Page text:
Tuesday, March 27, 2007

Why be moral? Why do anything?

I've just finished Frans De Waal's latest book, Primates and Philosophers. De Waal is a primatologist with a special interest in cooperative behavior and conflict resolution among great apes, and the book is a revision of a series of lectures he gave a few years ago. (A generous excerpt is available from the page linked above.) A little under half the book is De Waal's, and in it he sets out his case that human ethical conduct is based on "good natured" animal behavior. Then a number of prominent philosophers and biologists present critiques, to which De Waal responds.

It's good to have this kind of dialogue within book covers. As usual with De Waal, he makes a strong case but overstates it a bit. But he comes off better in many ways than his more philosophically-minded commentators.

For example, Christine Korsgaard and Peter Singer are still so embroiled in the philosophical tradition that they forget to ask themselves one question: How do we decide what to do?

Both of these distinguished philosophers hold to the notion that we can act either emotionally or on rational grounds. Singer says, "we can reflect on our emotional responses, and choose to reject them." (p. 149). Korsgaard writes, similarly, that a rational agent "is capable of rejecting an action along with its purpose, not because there is something else she wants (or fears) even more, but simply because she judges that doing that sort of act for that purpose is wrong." (p. 111).

But why would we do that? I'm not denying that we act unselfishly--indeed, I try to act that way myself. But I do it because I want to. It's easier to look myself in the mirror that way. I feel that I'm doing something that makes my living less of a waste, and I do it because of that sudden flame of empathetic delight that kindles between two people every now and then. I desire that sense of human contact more than any number of lesser pleasures, and I fear wasting my life more than most really big pleasures. I try to live ethically because I have an emotional need to live ethically.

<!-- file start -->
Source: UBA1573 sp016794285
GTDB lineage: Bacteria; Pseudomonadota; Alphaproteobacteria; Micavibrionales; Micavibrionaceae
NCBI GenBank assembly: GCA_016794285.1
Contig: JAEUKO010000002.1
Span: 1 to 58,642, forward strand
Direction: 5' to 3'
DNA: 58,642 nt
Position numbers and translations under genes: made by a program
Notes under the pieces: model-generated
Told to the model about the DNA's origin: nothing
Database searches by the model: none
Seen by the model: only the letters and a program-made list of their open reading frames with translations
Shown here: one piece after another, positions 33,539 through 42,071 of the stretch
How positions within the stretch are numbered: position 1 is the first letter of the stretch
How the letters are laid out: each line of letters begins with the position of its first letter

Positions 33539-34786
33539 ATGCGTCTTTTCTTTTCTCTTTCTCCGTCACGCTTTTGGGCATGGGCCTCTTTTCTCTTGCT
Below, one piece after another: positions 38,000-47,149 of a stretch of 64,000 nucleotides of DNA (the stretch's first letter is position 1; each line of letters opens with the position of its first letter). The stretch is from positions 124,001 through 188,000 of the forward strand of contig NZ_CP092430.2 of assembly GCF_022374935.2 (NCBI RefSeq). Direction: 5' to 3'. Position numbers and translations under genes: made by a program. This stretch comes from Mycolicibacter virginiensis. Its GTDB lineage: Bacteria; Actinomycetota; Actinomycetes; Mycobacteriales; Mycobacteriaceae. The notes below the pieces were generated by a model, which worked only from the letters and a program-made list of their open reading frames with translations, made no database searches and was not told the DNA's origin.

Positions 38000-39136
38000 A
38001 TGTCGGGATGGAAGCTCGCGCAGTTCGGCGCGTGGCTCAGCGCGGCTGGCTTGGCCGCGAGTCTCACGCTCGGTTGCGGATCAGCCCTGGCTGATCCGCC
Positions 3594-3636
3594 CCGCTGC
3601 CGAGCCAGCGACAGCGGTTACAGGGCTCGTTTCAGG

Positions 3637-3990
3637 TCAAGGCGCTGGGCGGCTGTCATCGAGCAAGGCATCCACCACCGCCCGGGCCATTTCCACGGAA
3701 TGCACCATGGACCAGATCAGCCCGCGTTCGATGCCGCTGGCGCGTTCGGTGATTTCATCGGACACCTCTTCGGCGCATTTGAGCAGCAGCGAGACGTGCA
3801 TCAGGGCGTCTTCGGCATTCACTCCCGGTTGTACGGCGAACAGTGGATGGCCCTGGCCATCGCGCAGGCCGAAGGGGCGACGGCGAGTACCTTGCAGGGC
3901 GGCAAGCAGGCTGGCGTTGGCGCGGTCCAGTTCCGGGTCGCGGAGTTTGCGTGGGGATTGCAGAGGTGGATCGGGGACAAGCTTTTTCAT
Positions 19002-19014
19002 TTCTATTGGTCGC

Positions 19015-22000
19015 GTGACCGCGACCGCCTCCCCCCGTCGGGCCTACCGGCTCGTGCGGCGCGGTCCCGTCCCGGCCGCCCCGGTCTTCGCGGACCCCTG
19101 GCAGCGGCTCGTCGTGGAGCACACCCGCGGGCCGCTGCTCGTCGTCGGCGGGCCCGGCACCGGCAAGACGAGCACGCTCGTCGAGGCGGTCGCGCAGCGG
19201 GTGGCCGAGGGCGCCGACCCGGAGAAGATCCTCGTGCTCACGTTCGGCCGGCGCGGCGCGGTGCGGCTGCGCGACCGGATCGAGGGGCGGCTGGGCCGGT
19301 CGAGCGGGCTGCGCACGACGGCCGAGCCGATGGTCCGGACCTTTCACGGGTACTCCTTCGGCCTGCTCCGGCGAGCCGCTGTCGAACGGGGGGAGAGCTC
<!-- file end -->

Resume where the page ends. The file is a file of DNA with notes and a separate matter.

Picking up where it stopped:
How can people act in any other way? Are mothers selfish because their infants give them such great pleasure? Anyone whose mother felt otherwise and performed her parental duties simply out of a sense of obligation knows better.

De Waal cites work by Antonio Damasio and John Bargh, among others, suggesting that our actions are motivated by emotion. But we really shouldn't need neurologists to tell us this. It's only many years of telling ourselves that we are rational creatures that blinds us to the obvious truth, which is that at every moment we do whatever we want to do most of all. Morality involves educating the heart, opening ourselves to the pain of others, and learning that certain pleasures are not worth their consequences. It involves wanting to be a certain kind of person and wanting to live in a certain kind of world. Take away the wanting and none of the maxims, rules, and principles of ethics would matter to us at all.


Blogger Michael Steinberg said...

As for Buddhism: the Buddha told us to eliminate "craving" or selfish desires; I would think that the cessation of craving is the same thing as desiring exactly what is, neither more nor less.

2:03 PM  

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